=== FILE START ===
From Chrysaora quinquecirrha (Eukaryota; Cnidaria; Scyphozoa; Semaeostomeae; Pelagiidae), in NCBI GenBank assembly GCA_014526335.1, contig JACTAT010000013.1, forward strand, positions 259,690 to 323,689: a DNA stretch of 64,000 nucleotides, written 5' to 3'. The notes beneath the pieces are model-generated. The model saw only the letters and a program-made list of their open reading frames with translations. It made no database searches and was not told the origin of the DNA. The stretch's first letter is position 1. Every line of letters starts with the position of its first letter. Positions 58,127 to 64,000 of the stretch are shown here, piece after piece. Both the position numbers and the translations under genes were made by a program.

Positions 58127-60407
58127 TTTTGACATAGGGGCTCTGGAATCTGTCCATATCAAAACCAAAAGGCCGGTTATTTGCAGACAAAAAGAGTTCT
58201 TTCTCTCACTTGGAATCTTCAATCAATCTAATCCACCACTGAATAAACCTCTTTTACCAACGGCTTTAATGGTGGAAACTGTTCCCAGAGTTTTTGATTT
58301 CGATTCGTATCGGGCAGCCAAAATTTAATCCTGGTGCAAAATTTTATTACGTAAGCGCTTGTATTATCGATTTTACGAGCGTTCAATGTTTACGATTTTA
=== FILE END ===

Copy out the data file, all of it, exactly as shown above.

From Chrysaora quinquecirrha (Eukaryota; Cnidaria; Scyphozoa; Semaeostomeae; Pelagiidae), in NCBI GenBank assembly GCA_014526335.1, contig JACTAT010000013.1, forward strand, positions 259,690 to 323,689: a DNA stretch of 64,000 nucleotides, written 5' to 3'. The notes beneath the pieces are model-generated. The model saw only the letters and a program-made list of their open reading frames with translations. It made no database searches and was not told the origin of the DNA. The stretch's first letter is position 1. Every line of letters starts with the position of its first letter. Positions 58,127 to 64,000 of the stretch are shown here, piece after piece. Both the position numbers and the translations under genes were made by a program.

Positions 58127-60407
58127 TTTTGACATAGGGGCTCTGGAATCTGTCCATATCAAAACCAAAAGGCCGGTTATTTGCAGACAAAAAGAGTTCT
58201 TTCTCTCACTTGGAATCTTCAATCAATCTAATCCACCACTGAATAAACCTCTTTTACCAACGGCTTTAATGGTGGAAACTGTTCCCAGAGTTTTTGATTT
58301 CGATTCGTATCGGGCAGCCAAAATTTAATCCTGGTGCAAAATTTTATTACGTAAGCGCTTGTATTATCGATTTTACGAGCGTTCAATGTTTACGATTTTA